When I start examining a joint with ultrasound, several times my patients have joked “if I see a baby in their shoulder/knee or not?” In fact, ultrasound is widely known as a test to visualize a fetus during pregnancy.
But recently, the ultrasound transducers have such great resolution that it can be used to visualize the tendons, muscles, ligaments, and joints that previously only MRI could visualize.
I personally have been doing musculoskeletal ultrasound in my office in Umpqua Orthopedics since 2013. This article discusses the background, utility and limitations of the Musculoskeletal Ultrasound in Orthopedics.
For many years, X-ray was the only tool used in diagnosing and treating a variety of musculoskeletal conditions. X-ray can visualize bones but provides very limited visualization of soft tissues. Newer technologies like MRI are being increasingly used to diagnose soft tissue injuries.
MRIs provide detailed information, but are extremely expensive and require preauthorization from insurance companies. Patients have to wait for the MRI preauthorization, schedule the test, and then return to the office for a discussion with their doctor to review the result, delaying the diagnosis even further.
Recent advances have resulted in a new tool that can be used to assess tissue health or localize injection treatments with great accuracy. The new tool is musculoskeletal ultrasound.
How is it done?
With musculoskeletal ultrasound, a probe with a water-soluble gel is placed onto the skin close to the injured area or the affected joint. This generates ultrasound waves to create real time image of a joint and the surrounding tissues.
Is the test painful?
Not at all.
Is it safe?
Yes. It does not use any radiation, but just sound waves. It is safe in pregnancy. (Remember this is routinely done for fetal evaluation).
There are some instances you might not be able to get MRI because of a pacemaker, but Ultrasound can still be done in these situations. In fact, there is practically no contraindication for an ultrasound examination.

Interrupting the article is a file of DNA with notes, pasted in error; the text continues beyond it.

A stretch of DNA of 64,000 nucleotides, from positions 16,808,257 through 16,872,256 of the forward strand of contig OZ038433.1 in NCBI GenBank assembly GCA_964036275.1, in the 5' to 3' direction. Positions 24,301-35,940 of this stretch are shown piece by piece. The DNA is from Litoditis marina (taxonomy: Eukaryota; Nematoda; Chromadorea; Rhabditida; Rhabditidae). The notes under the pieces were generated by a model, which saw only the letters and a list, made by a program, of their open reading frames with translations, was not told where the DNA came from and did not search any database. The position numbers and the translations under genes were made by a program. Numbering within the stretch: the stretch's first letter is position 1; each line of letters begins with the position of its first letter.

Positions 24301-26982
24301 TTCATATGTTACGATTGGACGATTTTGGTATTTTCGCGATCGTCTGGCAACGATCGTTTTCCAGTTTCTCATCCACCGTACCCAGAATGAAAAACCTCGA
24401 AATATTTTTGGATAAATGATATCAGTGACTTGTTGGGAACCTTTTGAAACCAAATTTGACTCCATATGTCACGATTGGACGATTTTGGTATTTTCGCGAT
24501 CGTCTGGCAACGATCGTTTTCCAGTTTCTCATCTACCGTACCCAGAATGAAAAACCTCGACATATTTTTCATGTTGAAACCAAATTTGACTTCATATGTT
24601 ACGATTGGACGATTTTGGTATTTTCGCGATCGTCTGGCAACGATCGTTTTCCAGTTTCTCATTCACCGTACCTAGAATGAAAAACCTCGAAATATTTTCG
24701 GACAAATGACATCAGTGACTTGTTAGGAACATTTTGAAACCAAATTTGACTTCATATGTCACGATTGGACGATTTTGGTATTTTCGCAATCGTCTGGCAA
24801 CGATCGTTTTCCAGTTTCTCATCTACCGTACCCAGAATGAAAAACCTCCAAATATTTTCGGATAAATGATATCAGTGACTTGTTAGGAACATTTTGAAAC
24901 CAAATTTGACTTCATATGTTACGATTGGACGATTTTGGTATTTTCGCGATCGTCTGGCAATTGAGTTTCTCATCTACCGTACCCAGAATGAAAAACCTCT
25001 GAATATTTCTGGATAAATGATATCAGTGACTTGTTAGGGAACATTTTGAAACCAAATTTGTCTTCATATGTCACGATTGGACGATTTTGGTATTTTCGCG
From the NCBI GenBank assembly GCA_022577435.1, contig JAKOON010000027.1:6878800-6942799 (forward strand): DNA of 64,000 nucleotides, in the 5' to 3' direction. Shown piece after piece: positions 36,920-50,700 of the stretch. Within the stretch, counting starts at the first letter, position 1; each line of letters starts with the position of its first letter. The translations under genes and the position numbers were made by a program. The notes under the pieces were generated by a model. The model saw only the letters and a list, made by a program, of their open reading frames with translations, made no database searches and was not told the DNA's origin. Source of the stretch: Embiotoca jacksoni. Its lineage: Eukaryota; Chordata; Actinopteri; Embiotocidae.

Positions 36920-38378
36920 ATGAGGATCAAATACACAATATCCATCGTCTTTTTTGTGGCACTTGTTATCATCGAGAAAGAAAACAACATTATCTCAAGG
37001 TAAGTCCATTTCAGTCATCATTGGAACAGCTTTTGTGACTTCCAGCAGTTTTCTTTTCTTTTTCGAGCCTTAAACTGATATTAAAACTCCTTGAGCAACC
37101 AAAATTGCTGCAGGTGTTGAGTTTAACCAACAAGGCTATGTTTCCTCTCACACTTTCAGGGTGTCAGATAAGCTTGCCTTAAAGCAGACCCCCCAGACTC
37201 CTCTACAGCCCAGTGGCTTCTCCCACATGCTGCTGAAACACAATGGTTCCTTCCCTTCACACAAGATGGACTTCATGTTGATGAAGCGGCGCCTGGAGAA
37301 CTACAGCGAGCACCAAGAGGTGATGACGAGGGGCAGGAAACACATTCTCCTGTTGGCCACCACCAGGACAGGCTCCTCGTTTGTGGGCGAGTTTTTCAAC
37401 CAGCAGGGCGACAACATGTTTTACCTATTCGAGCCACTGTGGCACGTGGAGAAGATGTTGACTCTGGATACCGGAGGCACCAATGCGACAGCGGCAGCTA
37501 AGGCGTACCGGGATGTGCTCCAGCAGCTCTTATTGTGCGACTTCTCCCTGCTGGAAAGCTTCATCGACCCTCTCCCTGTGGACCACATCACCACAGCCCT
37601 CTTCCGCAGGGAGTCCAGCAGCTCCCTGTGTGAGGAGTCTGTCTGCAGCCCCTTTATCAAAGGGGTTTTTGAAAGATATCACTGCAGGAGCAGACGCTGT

What is it used for?
It is used to diagnose a variety of soft tissue conditions like muscle, tendons and ligaments, without having to jump through the “hoops” to get an MRI and avoiding the expense for MRI at the same time. Procedures include:
- Rotator cuff tendons issues in shoulder
- Tennis elbow and Golfer’s elbow (Lateral and Medial Epicondilitis)
- Biceps tear at the elbow
- Carpal tunnel syndrome
- De Quervain’s tendinitis (Thumb tendinitis)
- Knee ligament injuries
- Hamstring muscle/tendon injuries
- Quadriceps muscle/tendon injuries
- Ankle sprain
- Achilles tendon injuries
- Plantar Fasciitis
- Morton’s Neuroma
- Aspiration of fluid from swollen joint
- Needle guidance for accurate injections ( see below)
- And many more structures
However, there are limitations of the ultrasound and it is not suitable for all conditions, especially for deeper joint structures like glenoid labrum of the shoulder, cruciates ligaments( ACL and PCL), meniscus of the knee, TFCC and several other structures. We need MRI to visualize these structures.
Ultrasound Guided Injections/Aspirations
Ultrasound imaging is incredibly precise and the most accurate way to guide injections into just about any joint in the body. A great example of the benefit is found in patients with hip pain. Traditionally, these injections were sent to the radiology department to be done under x-ray with radiation exposure.
Now, ultrasound has made hip injections possible to do in the office and typically in the same appointment. Using ultrasound to guide an aspiration helps to make the procedure far less uncomfortable for patients. Ultrasound guided gel injections in the knee are also easier on patients (viscosupplementation).
Exciting advances in regenerative medicine use ultrasound to instill stem cells from fat or bone marrow, platelet-rich plasma (known as PRP), or for the treatment of a variety of nagging tendon and joint injuries.
At Umpqua Orthopedics, we can utilize ultrasound for conditions like:
- Ultrasound guided injections for joints (Hip, Knee, Shoulder, Elbow, Ankle, SI joints etc.).
- Ultrasound guided aspirations of joint effusion of different joints
- Ultrasound guided cyst and ganglion aspirations (like Baker’s cyst)
- Ultrasound guided gel injections in the knee (viscosupplementation).
- Ultrasound guided PRP (Platelet Rich Plasma) treatment.
- Ultrasound guided Stem cell treatment.